Tuesday, May 3, 2011

Goodwill Quilt!

As promised, the rest of the story of my Goodwill Quilt

It was a bright and sunny day. I was wandering through  my local Goodwill Thrift store.

  That particular day, I spied this worn green and pink star quilt. I thought, "oh, they will have marked it way up" as is sometimes done with antique type items. But no! The price was $6.99.

$6.99!! I was incredulous! 
 I grabbed it. I didn't even completely unfold it. I just held it tightly to my breast and headed to the check out counter. I could hardly breath. I tried to appear calm, like it was an ordinary purchase, I knew it was an old quilt. Maybe 1930's or 1920's. I hastily paid for the quilt before someone would tell me it was mis-marked. I took it home and proudly showed it to my husband. Even HE was impressed with it when I told him of its possible value (like I am actually going to sell it!!).

I started searching the internet to get an idea of the age of this quilt. I had the quilt in my lap (loving it...stroking it) as I searched web sites for information.Patterns? Colors? Fabrics? The quilt is quilt faded. The star block--a common pattern. I was having no luck.

Then I found Barbara Brackman's site.  Her site describes "Clues in the Calico" for dating old/vintage quilts. At last some answers!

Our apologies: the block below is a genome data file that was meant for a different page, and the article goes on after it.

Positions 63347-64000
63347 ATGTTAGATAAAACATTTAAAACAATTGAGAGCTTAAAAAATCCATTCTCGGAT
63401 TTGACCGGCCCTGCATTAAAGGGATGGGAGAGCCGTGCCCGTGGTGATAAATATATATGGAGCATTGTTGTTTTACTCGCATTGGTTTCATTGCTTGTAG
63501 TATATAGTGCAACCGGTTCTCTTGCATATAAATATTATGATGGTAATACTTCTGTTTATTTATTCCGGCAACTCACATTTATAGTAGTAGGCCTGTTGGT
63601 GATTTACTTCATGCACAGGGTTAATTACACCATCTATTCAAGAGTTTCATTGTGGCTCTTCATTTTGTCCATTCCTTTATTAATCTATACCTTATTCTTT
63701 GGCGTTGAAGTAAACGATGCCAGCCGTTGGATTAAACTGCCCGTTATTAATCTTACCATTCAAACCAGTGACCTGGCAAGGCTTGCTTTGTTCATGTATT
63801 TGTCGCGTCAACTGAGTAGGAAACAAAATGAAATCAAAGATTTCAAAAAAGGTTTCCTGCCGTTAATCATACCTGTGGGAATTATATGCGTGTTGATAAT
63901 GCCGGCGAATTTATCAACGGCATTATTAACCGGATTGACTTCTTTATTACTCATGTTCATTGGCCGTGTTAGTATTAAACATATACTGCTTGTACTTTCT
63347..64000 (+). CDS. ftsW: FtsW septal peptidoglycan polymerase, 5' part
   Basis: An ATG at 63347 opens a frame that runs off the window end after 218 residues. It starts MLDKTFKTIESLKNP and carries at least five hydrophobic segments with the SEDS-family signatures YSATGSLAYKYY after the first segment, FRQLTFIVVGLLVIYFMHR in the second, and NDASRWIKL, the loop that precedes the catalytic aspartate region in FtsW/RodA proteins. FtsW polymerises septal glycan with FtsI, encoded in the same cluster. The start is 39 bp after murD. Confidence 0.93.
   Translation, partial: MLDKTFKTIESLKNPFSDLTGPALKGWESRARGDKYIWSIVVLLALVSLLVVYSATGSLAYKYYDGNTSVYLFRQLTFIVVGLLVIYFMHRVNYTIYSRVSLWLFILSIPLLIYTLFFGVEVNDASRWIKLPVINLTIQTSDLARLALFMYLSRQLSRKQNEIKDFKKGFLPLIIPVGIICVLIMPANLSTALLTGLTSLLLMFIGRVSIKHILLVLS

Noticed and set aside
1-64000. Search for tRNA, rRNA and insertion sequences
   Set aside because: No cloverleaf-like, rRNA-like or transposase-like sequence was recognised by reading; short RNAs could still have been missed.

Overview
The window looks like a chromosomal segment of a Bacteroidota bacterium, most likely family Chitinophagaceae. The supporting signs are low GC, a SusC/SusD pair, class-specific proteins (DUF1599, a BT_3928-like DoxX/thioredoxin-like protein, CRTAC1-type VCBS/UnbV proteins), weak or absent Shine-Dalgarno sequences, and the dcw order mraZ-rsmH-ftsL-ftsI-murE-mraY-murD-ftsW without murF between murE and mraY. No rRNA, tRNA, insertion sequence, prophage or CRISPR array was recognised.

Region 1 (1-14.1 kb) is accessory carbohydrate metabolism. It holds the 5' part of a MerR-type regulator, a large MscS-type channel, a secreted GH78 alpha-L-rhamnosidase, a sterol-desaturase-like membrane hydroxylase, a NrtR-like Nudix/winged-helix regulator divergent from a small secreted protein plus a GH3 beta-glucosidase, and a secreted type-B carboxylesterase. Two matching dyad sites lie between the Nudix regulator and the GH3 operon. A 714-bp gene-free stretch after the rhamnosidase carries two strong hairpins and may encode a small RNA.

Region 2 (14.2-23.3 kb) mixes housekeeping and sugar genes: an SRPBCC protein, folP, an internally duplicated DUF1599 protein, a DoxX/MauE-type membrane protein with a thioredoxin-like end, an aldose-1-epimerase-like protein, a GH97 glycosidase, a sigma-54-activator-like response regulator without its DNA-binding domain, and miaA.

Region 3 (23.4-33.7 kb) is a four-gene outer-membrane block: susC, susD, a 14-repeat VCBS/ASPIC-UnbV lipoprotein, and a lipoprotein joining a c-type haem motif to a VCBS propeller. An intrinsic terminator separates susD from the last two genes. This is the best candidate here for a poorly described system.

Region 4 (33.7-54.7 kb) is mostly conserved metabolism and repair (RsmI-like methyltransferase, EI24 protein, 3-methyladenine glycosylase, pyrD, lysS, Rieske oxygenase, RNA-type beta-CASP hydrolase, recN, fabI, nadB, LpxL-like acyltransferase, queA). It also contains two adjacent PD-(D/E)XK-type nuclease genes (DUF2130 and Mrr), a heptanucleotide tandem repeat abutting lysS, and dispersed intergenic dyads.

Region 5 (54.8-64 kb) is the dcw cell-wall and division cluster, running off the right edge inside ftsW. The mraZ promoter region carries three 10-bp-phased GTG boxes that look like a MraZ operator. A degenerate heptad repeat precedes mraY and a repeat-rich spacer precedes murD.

The first clue is the binding. It is narrow (3/8 inch) straight grain single layer binding which lays very flat. Indicative of a quilt of the 19th century. Actually, most are 1/4", but I figured an 1/8 of an inch is close...
Sorry, I didn't use natural lighting for this picture...so it looks yellow.  But, notice  narrow binding. 

The second clue was the fabric used for the backing. While it is the color of muslin, it is more coarse. It is called domestic cloth..  Again, a trait of a quilt made  in the 19th century. Generally, prior to 1880.

The third clue is the spacing of the quilting. Quilting less than 3/4 of an inch apart is indicative of a quilt made between 1840 and 1880. My quilt has stitching lines ranging from 1/4 of an inch inside the stars, to 1/2 inch in the outside border and a 3/4 inch grid for the background of the quilt.

A fourth clue is the way the backing/domestic cloth is sewn together. It may not be easy to see in this picture, but the two selvage edges are butted up to each other and then hand sewn together. It was not sewn like a seam. Another clue that is probably mid 19th century.

Again, no natural lighting. The thimble is sitting on the seam line. I hope you can see it. 

I was in such total shock. Is it possible I got a quilt that is 150 years old at Goodwill for $6.99?  I haven't gotten it professionally appraised yet, but that is one of my next steps for this quilt. How did this quilt come to be at a Goodwill in Omaha NE? Who made it? Had it been handed down? I wish the fabric could speak to me...I wish I was a "Quilt Whisperer" and could know about it's life.

Which is a lesson to us all...MAKE LABELS FOR ALL YOUR QUILTS!!

Have a glorious day! I hope to get some real decluttering done tomorrow...and I will tell you about my "other" filing system I use for my quilt "kits."

Til then....happy decluttering...and don't forget to throw in some quilting!!


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